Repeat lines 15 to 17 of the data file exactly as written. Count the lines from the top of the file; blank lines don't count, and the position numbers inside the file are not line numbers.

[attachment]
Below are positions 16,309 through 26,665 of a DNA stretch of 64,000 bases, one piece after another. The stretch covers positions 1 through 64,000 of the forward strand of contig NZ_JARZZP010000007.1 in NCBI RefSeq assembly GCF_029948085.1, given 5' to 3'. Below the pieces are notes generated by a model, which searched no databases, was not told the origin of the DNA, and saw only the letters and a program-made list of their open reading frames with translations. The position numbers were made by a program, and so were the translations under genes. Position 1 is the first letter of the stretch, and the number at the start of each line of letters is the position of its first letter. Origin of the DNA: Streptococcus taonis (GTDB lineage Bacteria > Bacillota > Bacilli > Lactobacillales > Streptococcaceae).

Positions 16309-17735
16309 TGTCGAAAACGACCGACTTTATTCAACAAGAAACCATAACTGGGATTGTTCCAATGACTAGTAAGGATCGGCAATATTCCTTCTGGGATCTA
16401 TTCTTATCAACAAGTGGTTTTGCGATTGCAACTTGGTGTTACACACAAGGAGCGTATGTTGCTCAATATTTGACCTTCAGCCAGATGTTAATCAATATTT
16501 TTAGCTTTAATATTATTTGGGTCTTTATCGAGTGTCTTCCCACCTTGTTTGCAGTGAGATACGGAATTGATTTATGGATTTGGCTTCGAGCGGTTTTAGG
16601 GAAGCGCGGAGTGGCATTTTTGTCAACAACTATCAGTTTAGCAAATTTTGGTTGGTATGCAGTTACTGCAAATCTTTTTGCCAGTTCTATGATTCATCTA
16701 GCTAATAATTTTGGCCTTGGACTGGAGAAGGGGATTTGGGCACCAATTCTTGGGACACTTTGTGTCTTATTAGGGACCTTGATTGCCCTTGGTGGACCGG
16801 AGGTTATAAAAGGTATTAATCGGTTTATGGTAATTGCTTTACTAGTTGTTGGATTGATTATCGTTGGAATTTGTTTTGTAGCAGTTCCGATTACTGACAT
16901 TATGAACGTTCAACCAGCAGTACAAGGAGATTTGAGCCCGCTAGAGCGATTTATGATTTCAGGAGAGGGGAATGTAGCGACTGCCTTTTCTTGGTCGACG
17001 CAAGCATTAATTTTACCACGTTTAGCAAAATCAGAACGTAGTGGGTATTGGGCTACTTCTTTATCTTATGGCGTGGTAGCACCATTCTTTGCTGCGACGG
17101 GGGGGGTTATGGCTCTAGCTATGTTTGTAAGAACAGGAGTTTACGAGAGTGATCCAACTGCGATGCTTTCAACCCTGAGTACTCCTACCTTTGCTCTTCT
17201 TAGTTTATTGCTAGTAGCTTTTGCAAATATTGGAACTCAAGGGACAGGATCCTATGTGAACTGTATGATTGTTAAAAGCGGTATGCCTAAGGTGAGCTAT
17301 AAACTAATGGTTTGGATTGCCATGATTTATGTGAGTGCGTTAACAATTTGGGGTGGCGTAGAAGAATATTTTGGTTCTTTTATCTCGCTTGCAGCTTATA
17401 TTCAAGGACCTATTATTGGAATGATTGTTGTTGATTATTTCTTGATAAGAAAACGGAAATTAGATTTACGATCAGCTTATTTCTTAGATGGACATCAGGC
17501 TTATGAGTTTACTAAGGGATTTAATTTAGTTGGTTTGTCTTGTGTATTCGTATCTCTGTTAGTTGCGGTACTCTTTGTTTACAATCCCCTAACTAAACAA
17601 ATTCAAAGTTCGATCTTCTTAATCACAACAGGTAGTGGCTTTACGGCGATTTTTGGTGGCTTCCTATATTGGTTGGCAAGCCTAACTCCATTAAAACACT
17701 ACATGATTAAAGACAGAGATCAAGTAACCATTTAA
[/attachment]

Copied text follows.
17501 TTATGAGTTTACTAAGGGATTTAATTTAGTTGGTTTGTCTTGTGTATTCGTATCTCTGTTAGTTGCGGTACTCTTTGTTTACAATCCCCTAACTAAACAA
17601 ATTCAAAGTTCGATCTTCTTAATCACAACAGGTAGTGGCTTTACGGCGATTTTTGGTGGCTTCCTATATTGGTTGGCAAGCCTAACTCCATTAAAACACT
17701 ACATGATTAAAGACAGAGATCAAGTAACCATTTAA